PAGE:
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Remember the “Anglebox”? Did you ever get up to mischief in these cars?

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Author Topic: Remember the “Anglebox”? Did you ever get up to mischief in these cars?  (Read 507 times)
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Having fun in the hills!

« on: November 10, 2009, 02:35:19 pm »

50 years of 105E Anglias

Spike Milligan once quipped that East Anglia was named after the famous motor car. It wasn't, but the popular Ford was a great drive for its time, writes DAVE MOORE.

The Press | 8:20AM - Monday, 09 November 2009

ULTIMATE ANGLIA: The most desired version of the 105E was the 1200cc Super, which is known as the 123E.

ULTIMATE ANGLIA: The most desired version of the 105E
was the 1200cc Super, which is known as the 123E.

With the Mini celebrating its 50th birthday, the fact that the final Ford Anglia design is also half a century old this year appears to have been forgotten by all but those who still love, own and drive them.

The arrival of that last Anglia, 50 years ago was a sea-change for Ford.

Until then, most small Fords had side-valve engines with a direct link to the upright Popular and Prefect models of the immediate pre and post-war years. They also had three-speed gearboxes, and vacuum-operated windscreen wipers whose action appeared to be quicker, the slower you went.

To be fair, Ford did have a 107E Prefect model at the more recent end of the 1950s with a new 997cc overhead-valve engine fitted to the old 100E body, but it wasn't until that power unit and the Ford motor company's first-ever four-speed gearbox was built into the new unitary-bodied Anglia — the 105E — that Ford could plausibly compete with the British Motor Corporation and the Rootes Group in the small, affordable car market.

Ford decided as early as 1955 that the new Anglia would be a two-door car at first, but with a station wagon and that great plumbers' favourite, a Thames van version to follow.

Two versions appeared at the 1959 press reveal of the Anglia, each with proper electric windscreen wipers. The base model had little in the way of fripperies, being painted a single colour, with fixed rear windows, no lid on the glovebox and with a central maw for an air-intake.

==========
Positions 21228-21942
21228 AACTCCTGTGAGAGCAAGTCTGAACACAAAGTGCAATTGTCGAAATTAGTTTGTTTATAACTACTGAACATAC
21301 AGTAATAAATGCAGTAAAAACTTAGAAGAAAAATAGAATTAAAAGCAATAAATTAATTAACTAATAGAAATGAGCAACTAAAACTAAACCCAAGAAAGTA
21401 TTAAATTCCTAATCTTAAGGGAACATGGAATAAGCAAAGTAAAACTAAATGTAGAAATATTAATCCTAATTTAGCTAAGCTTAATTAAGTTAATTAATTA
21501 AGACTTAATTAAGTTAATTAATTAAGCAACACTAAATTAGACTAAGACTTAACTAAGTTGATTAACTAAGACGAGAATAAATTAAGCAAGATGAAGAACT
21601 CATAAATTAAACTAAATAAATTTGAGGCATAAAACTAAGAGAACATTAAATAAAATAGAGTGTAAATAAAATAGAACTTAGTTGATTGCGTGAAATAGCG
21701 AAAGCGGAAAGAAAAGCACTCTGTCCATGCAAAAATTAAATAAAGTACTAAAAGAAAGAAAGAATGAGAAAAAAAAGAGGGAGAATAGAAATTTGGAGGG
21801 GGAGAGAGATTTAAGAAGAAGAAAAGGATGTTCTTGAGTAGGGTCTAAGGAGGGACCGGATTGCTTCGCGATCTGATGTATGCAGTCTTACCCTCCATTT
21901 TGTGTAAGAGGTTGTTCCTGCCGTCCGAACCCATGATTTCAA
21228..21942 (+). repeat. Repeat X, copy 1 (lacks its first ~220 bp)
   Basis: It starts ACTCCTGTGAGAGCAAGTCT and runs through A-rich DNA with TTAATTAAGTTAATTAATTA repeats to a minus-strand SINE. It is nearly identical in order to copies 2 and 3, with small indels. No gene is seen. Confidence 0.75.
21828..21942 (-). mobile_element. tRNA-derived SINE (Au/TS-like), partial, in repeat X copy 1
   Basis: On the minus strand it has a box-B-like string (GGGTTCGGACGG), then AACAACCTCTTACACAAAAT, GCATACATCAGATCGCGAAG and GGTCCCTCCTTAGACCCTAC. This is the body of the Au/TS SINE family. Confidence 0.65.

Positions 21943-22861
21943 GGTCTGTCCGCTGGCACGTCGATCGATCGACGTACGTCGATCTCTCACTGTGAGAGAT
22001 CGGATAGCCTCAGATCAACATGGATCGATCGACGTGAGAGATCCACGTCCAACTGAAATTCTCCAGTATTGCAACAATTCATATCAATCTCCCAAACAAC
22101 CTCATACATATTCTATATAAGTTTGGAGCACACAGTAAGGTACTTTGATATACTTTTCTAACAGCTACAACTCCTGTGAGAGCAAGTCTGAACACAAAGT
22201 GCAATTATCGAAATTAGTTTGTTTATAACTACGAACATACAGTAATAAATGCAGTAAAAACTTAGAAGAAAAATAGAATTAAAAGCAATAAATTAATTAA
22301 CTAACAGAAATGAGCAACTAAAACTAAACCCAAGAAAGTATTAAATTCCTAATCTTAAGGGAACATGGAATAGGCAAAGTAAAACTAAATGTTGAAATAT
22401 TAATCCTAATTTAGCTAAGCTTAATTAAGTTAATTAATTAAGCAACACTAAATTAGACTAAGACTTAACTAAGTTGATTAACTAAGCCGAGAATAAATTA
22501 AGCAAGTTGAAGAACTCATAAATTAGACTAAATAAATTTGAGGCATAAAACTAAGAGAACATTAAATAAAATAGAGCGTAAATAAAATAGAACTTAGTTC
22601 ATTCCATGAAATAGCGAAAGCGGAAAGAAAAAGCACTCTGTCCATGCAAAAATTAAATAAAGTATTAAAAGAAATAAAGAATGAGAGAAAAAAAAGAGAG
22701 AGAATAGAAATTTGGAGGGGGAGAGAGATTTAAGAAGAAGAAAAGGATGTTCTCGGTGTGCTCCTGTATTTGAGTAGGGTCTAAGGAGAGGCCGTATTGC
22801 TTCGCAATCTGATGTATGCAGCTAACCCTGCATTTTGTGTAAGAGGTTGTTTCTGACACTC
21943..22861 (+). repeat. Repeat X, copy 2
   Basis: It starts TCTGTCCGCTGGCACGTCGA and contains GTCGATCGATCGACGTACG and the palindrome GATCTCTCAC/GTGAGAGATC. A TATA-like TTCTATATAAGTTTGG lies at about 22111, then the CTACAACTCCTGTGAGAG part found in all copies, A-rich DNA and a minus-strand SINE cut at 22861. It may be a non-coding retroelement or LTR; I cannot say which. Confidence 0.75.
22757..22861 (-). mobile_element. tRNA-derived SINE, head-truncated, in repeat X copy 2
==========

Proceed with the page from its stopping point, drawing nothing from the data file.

Mind you, even the de-luxe model was pretty plain, despite asking another £21 more than the base car. However, its rear windows actually opened, being hinged at their leading edges, it had a glovebox that opened and closed, a chrome rubbing strip, two-tone paint and whitewall tyres, if you wanted them.

But the big difference was a full-width metal mesh grille cover which gave the Anglia the fixed grimace below the two, mud-fish-eye headlamps that we recognise so readily even today.

But that was by no means the most striking design feature. The Anglia had a head-turning, reverse-angled rear window, a detail borrowed from Ford, Mercury, Lincoln and Rambler stylists in the United States, where each brand showed off the quirk in the late 50s. The Anglia's rear screen worked well aerodynamically, stayed clear of rain and frost most of the time and even contributed to good rear headroom.

At the time, the Mini took a few years to get up to speed in terms of sales, but the Anglia took off almost right away. With no need to convert newcomers to new-fangled front-drive systems, the Anglia, which under the skin was really rather simple, gained almost instant success in Britain, Europe and the Commonwealth.

In November 1959, the 105E Anglia even found itself as the first mass-produced British-built Ford to be sold in the US. Competing in a market awash with cheap fuel and even cheaper, larger cars, the Anglia made no impact at all on the US market, although I've seen running examples recently in Los Angeles and Seattle and on Vancouver Island.

Back on its home market, the wagon variant was probably the most desirable model, especially in the 1200cc-engined Super or 123E guise it shared with the sedan from 1962.

That was the year the Cortina first appeared, and it was from the larger model that the upper-echelon Anglia gained the extra 200cc.

Replaced by the first modern Escort in 1968, the 105E Anglia had a fairly short production life, but Ford made 1,288,956 of them in those nine years and made money on every one. Happy birthday, Anglebox!

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